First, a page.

When life imitates art (or, the imperfection of perfection)

I walked into my office in the Grohmann Museum on MSOE’s campus the other day and really liked the golden autumn glow of light reflecting from the locust tree outside my window. Especially appealing was the correspondence between the dead leaves of this student artwork (a dead birch tree branch, wrapped in copper wire, then “planted” in a pot) and the dying leaves just beyond.

Whenever I’m going about my daily life and see something arresting, I routinely take a picture with my phone.

Original photo

This time, as I looked at the image I’d just captured, I was less than enchanted. Hmm, a little crooked. But no worries. I could just use my phone’s editing features to straighten it up so. But that edited version was less than satisfying.

potted branch with dead autumn leaves on windowsill
Edited version

Was it possible that the less-perfect original was better?


I decided to get my daughter’s opinion. After examining both versions, right next to each other in my camera roll, she also selected the original, unedited photograph.

Isn’t it funny how sometimes the more we try to fix something the less we like it in the end? The first photo captured whatever “magic” I saw. When I tried making slight repairs to touch up its imperfections, I was left with something that was nicer but was no longer as compelling (to me, at least).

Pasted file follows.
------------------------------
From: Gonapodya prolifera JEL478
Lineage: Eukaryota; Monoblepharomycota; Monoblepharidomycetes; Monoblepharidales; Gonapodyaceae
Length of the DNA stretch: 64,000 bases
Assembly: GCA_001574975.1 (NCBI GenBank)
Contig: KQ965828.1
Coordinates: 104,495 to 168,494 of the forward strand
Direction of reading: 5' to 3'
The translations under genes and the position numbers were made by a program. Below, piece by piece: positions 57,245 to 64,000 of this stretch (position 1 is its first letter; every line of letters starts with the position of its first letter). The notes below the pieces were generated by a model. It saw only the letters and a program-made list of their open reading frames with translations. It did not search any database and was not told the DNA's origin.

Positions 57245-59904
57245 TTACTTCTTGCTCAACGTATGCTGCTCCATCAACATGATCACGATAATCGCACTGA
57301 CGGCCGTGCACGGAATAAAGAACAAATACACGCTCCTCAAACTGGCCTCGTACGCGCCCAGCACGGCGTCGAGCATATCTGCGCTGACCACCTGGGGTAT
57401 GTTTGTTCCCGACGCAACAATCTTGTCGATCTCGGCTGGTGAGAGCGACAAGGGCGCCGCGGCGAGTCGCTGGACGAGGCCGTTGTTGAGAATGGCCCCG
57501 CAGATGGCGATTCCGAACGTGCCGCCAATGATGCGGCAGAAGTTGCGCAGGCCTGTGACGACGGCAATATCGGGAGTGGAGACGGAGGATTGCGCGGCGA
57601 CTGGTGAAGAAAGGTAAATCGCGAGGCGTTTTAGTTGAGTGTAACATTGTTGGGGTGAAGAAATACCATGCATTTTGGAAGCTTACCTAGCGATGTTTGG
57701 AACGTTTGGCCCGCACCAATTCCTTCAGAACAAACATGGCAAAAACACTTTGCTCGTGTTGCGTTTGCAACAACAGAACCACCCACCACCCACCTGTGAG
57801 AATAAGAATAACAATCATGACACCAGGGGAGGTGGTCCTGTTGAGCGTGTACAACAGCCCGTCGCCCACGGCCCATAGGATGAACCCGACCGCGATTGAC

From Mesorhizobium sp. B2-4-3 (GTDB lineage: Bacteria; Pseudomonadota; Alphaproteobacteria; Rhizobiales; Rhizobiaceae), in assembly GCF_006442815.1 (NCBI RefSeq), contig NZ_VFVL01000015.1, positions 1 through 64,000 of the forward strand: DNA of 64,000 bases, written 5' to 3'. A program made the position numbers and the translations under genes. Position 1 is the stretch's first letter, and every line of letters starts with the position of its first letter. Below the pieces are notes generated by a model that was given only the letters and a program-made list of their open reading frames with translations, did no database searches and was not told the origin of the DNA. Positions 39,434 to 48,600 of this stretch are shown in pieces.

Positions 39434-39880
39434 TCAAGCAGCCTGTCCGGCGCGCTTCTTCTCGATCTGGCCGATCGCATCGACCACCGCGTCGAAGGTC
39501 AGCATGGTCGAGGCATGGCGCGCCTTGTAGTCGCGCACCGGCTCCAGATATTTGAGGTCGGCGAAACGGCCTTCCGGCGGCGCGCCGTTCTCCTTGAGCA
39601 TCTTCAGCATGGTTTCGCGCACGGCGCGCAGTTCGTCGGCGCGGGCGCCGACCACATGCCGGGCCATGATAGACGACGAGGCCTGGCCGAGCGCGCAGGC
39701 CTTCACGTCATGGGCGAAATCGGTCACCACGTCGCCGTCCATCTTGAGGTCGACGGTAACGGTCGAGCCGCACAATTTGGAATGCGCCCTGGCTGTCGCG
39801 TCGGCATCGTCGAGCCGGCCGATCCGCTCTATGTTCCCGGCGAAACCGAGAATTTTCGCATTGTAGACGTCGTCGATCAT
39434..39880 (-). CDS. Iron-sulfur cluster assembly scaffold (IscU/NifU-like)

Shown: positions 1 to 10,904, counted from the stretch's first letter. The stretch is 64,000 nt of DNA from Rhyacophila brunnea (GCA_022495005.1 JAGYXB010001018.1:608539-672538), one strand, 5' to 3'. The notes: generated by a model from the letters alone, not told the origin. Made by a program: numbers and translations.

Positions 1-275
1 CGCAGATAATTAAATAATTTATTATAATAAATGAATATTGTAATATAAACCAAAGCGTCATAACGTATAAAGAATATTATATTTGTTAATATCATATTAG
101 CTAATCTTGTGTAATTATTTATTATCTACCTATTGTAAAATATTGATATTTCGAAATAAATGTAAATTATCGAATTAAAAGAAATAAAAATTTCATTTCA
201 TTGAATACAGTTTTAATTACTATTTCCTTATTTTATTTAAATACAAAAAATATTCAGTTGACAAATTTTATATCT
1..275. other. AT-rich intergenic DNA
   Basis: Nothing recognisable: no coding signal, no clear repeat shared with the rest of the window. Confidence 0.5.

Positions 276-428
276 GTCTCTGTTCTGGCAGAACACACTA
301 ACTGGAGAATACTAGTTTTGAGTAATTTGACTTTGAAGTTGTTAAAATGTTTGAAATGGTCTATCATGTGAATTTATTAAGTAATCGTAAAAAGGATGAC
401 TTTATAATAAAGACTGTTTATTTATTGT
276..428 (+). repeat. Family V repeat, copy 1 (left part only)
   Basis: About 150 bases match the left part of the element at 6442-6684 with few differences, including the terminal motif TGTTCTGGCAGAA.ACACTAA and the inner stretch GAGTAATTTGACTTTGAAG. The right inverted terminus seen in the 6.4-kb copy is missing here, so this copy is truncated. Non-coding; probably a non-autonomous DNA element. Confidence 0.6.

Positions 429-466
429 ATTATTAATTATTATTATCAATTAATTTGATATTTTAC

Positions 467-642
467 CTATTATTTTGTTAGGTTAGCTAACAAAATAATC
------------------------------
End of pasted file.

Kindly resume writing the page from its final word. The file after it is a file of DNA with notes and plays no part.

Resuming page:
Songwriter Leonard Cohen said it beautifully in “Anthem”:

Ring the bells that still can ring

Forget your perfect offering.

There is a crack in everything

That’s how the light gets in

About Katherine Wikoff

I am a college professor at Milwaukee School of Engineering, where I teach literature, film studies, political science, and communication. I also volunteer with a Milwaukee homeless sanctuary, Repairers of the Breach, as chair of the Communications and Fund Development Committee.
This entry was posted in Art, Creativity, Life, Photography and tagged , , , , , , , , . Bookmark the permalink.

6 Responses to When life imitates art (or, the imperfection of perfection)

  1. It’s probably just my desire for symmetry, but I do like the edited version better. You know how math minds are. lol

    Liked by 1 person

  2. Wyrd Smythe says:

    Put me down for the original. I like the rakish angle of the lines, and the edited version has something of an optical illusion thing going on in the lower left. It’s hard to tell of the dark band below the sunlight part is the edge of the table or the top unlit. As the eye moves to the right, it’s obviously the top, but there’s a brief mental confusion until the eye resolves it. In the original, it’s obviously the table top.

    But mostly I like the rakish angle. 😁

    Liked by 2 people

  3. Sally Cissna says:

    I like the original where the light shines in with geometric shapes and precision. The wire adding chaos. But it’s the song that got me. Forget perfection. There is a crack in every bowl and a mistake in every syllabus. Blessed Be.

    Liked by 2 people

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